An official of the Department of Finance (DoF) allayed fears surrounding the country's elevated inflation rate, citing recently approved measures aimed at addressing supply constraints.
DoF Assistant Secretary Tony Lambino, during the launch of the Presidential Communications Operations Office (PCOO) program “The Presser” at the PIA Auditorium Monday, said the eight-point measure approved by the Economic Development Cluster (EDC) last week should address lack of rice supply, among others.
This, amid the further acceleration of food inflation due to supply issues created by weather disturbances.
Headline inflation rose to 6.4 percent last August from month-ago's 5.7 percent, bringing the average to date to 4.8 percent. Average inflation in the first eight months this year is already way beyond the government's two to four percent target band until 2020.
The eight-point measures include replicating the issuance of certificates being issued by the Department of Agriculture (DA) to allow importation of fish to be distributed in wet markets in Metro Manila and other parts of the country, and immediate distribution of 4.6 million sacks of rice that are available in warehouses of the National Food Authority (NFA) to markets nationwide.
Members of the EDC expect the delivery by the end of this month of about two million sacks of rice that have been contracted earlier.
The supply is expected to be boosted further after the NFA Council authorized the importation of five million sacks of rice for delivery in the next one-and-a-half-months and another five million sacks in early 2019.
Since rice shortage is high in the areas of Zamboanga, Basilan, Sulu and Tawi-Tawi, the EDC agreed that 2.7 million sacks will be allocated in these areas.
Lambino said average price of rice, a staple food in the Philippines, in these four areas in Mindanao rose to about PHP42.85 per kilo last August from below PHP40 in the past.
“So over the short-term, the National Food Authority is helping address high rice prices by sending more stock to affected provinces and importing more rice,” he said.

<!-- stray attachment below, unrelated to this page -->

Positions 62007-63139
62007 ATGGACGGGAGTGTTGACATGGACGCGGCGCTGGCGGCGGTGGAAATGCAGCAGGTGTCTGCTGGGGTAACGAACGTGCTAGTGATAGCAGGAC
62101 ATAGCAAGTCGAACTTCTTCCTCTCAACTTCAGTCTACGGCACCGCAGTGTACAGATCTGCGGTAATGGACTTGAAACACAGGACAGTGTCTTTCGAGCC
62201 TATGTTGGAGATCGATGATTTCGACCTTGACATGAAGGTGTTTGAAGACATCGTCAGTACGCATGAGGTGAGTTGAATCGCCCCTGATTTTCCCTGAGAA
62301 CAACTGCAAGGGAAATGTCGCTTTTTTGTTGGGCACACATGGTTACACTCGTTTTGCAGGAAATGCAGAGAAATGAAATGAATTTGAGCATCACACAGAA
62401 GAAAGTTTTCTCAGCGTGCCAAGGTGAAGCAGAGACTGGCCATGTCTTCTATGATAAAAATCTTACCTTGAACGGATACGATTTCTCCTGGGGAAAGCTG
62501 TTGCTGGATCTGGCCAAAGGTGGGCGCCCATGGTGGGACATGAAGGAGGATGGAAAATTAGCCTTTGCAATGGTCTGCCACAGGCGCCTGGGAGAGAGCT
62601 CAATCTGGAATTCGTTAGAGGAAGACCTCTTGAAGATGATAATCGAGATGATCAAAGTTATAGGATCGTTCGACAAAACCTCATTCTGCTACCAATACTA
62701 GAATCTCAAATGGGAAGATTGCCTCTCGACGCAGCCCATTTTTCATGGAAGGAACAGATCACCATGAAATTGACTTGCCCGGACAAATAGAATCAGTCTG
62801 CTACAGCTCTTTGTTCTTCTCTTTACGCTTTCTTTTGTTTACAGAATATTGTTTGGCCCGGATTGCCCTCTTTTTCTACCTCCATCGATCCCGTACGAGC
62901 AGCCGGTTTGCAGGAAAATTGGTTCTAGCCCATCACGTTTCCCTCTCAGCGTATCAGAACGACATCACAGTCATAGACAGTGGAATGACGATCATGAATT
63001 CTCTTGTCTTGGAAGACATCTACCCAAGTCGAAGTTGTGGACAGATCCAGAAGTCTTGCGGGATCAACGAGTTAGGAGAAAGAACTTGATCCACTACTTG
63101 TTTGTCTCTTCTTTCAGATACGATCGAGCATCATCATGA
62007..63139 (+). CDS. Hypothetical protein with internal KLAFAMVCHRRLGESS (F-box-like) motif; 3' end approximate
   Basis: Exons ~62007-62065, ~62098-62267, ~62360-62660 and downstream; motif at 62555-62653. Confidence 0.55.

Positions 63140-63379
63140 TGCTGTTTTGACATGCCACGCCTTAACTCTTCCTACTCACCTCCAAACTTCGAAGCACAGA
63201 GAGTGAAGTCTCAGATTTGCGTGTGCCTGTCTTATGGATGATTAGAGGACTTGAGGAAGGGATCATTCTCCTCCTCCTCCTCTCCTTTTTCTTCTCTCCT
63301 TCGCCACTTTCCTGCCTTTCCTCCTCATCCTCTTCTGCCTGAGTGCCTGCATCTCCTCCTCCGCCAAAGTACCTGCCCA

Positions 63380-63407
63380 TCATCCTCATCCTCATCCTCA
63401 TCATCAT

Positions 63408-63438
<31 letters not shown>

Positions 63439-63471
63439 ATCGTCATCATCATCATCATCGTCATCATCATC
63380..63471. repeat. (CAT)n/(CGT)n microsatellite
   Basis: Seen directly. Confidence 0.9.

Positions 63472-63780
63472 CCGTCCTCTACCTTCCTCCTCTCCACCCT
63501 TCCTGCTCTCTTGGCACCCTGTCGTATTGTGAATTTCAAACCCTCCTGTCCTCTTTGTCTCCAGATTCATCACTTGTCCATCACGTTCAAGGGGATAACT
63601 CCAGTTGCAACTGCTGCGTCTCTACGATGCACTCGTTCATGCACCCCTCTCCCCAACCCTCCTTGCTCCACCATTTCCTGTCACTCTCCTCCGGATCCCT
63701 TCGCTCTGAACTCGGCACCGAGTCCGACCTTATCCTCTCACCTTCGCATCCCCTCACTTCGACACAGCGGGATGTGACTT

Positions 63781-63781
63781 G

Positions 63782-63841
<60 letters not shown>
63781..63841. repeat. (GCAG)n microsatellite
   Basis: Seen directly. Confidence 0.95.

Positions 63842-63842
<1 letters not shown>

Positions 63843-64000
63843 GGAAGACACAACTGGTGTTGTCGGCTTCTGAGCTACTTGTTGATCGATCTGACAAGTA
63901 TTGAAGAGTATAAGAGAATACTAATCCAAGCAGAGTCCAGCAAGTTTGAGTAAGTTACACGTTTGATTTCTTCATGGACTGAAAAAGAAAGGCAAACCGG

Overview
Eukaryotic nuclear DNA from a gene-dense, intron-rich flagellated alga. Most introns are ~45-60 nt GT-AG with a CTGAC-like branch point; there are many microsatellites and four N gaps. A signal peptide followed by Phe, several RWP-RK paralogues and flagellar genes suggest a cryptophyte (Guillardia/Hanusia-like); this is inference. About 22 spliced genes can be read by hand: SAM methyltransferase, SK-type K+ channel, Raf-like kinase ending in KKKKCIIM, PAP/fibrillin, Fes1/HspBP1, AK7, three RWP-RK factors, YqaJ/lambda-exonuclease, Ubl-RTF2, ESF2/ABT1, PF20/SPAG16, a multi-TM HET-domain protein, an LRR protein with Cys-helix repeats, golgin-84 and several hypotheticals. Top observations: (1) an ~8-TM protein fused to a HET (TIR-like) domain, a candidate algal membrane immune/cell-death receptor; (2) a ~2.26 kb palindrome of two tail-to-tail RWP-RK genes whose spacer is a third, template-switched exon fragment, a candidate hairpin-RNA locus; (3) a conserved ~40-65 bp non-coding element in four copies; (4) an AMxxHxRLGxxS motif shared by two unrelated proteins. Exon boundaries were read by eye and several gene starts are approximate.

Lambino said the NFA is sending around 4,000 bags of rice to Zamboanga alone on a daily basis thus, covering some 80 percent of the province’s rice requirement.
He said economic managers have also called on Senators to approve the proposed rice tariffication bill to liberalize rice importation.
To date, rice importation is covered by a quantitative restriction (QR), which allows importers to purchase rice from overseas based on their license.
With the proposed tariffication, Lambino said NFA would be mandated to ensure adequate emergency buffer as well as proper logistics “to make sure that buffer stocks get to where it’s needed.”
He said the proposed measure is beneficial to local farmers since it will help increase their production or allow them to shift to higher value crops.
“Under a tariff regime, the tariff will be collected from anyone who wants to import rice and that money will be used to support our farmers,” he said.
Aside from measures aimed at increasing rice supply, the EDC also agreed to recommend to President Rodrigo R. Duterte the issuance of a directive that will further simplify and streamline the licensing procedures for importation of rice.
Other measures include: the formation of monitoring teams to be composed of representatives from the Department of Trade and Industry (DTI), NFA, Philippine National Police (PNP), National Bureau of Investigation (NBI); farmer groups to closely watch the transport of rice from ports to NFA warehouses and retail outlets; and reduction of gap between farm gate prices and retail prices of chicken.